Catholic colleges hold commencement ceremonies
May 18, 2011
ARCHDIOCESE — Catholic colleges in the Cincinnati archdiocese held commencement ceremonies in May, preparing graduates to make their mark on the world with faith, knowledge and a commitment to service.
|Archbishop Dennis M. Schnurr takes part in the academic procession at Chatfield College May 14. (CT/E.L. HUBBARD)|
The University of Dayton conferred about 400 graduate degrees and 180 law degrees during separate ceremonies May 7 at the UD Arena. Ohio Supreme Court Justice Evelyn Lundberg Stratton delivered the commencement address for the law school.
On May 8, about 1,300 students received undergraduate degrees during commencement at the UD Arena. Popular undergraduate majors at UD this year were communication, biology, accounting, finance, marketing and chemical engineering. The university bestowed an honorary degree on Melkite Catholic Church Archbishop Elias Chacour of the Archeparchy of Akko, Haifa, Nazareth and Galilee. Archbishop Chacour created the first Arab university in Israel.
Beginning this year, all UD graduates will also receive a medal bearing the image of Marianist founder Blessed William Joseph Chaminade and the university seal along with their diplomas. The medal commemorates the 250th anniversary of his birth. The Marianist order founded UD.
The College of Mount St. Joseph held commencement exercises for 566 students May 7 at the Jean Patrice Harrington, SC, Student Center. A ceremony for adult and graduate students was held in the morning, while traditional students were recognized that afternoon.
Sister of Charity Barbara Hagedorn, president of the Sisters of Charity of Cincinnati, spoke at the morning ceremony. She was honored for her work during her presidency and for her dedication to the Leadership Conference of Women Religious.
Leonard Little Finger, a Lakota leader and educator, addressed the traditional students. He was honored for his dedication to the preservation of the Lakota culture and language and for his lifelong dedication to the respect and dignity of all people.
Both speakers were awarded honorary doctor of humane letters degrees.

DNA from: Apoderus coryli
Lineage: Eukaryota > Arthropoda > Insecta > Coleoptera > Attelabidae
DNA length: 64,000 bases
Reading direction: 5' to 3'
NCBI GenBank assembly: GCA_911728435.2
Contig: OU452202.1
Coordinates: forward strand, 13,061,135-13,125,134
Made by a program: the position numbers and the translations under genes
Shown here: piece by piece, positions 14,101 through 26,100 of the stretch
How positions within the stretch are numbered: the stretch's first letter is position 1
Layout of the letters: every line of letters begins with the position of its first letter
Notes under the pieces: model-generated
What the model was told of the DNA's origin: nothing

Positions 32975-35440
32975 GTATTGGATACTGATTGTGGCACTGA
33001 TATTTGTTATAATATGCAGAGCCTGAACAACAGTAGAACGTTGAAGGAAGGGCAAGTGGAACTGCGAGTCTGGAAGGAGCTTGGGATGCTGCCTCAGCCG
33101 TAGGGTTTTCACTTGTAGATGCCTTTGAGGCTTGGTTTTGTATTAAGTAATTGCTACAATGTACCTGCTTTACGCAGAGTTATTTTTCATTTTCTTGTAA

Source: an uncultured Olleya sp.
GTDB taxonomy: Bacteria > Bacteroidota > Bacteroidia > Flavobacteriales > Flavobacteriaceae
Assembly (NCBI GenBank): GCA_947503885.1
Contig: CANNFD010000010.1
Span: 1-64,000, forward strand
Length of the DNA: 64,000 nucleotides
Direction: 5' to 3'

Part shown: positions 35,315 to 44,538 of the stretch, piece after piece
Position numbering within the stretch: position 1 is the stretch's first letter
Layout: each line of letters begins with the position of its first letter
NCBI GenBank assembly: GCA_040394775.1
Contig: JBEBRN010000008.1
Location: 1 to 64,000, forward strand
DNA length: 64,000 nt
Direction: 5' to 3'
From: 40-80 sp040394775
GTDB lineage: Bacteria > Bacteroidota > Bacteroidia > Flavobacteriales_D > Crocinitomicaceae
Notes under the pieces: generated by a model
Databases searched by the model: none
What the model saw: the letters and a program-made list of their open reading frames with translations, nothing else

The 2011 Mount St. Joseph Distinguished Students were Debbie Flerlage (adult undergraduate student) and Andrea Sullivan (graduate student), both nursing majors, and Adam Alford (traditional student), a biology major. The MSJ Distinguished Student Awards are presented to graduates who have demonstrated superior academic performance and participation in community service reflecting the mission of the college.
The commencement weekend began May 6 with a baccalaureate Mass in the Mater Dei Chapel for all the graduates and their families.
Chatfield College awarded associate degrees to 42 students during a ceremony May 14 in the Sacred Heart Chapel on Chatfield’s main campus in St. Martin. It was Chatfield’s 40th commencement.
Cincinnati Archbishop Dennis M. Schnurr was the commencement speaker and was awarded an honorary doctorate. This degree is given each year to those whose life and work reflect the ideals of Chatfield College: service, truth and opportunity. During the ceremony, Sam Tally was given the college’s Distinguished Instructor Award.
Xavier University conferred diplomas on more than 2,000 students during the school’s 173rd commencement ceremonies May 14 at the university’s Cintas Center. Xavier conferred 988 undergraduate diplomas and 1,272 graduate diplomas. A baccalaureate Mass was celebrated May 13 at the Cathedral of St. Peter in Chains.
Charles Geschke was the undergraduate commencement speaker and received an honorary degree. The co-founder and chair of Adobe Systems, Inc., he earned a bachelor’s degree in classics and a master’s degree in mathematics from Xavier and taught math at John Carroll University before entering the field of computer science. He also earned earn a doctorate in computer science from Carnegie-Mellon University. He has also served as a longtime member of Xavier’s President’s Advisory Council.
John C. Lechleiter, president and CEO of Eli Lilly and Company, received Xavier’s Distinguished Alumnus Award at the undergraduate ceremony. A 1975 Xavier graduate, Lechleiter received master’s and doctorate degrees in organic chemistry from Harvard University.
Mike Moroski received Xavier’s Magis Award, which recognizes a Xavier alumnus or alumna who has achieved a high degree of excellence and embodies Jesuit morals and ethical values in his or her life. Moroski has established himself as an advocate of the poor in Cincinnati’s Over-the-Rhine neighborhood. He is a teacher at Moeller High School.
Xavier’s top graduating senior, Matthew Ackels, 22, of Dallas was honored as the John A. Elet, S.J. Scholar. He graduated with a bachelor’s degree in English and minors in natural sciences and theatre.
The graduate commencement speaker was Roger A. Fortin, Xavier’s academic vice president and provost.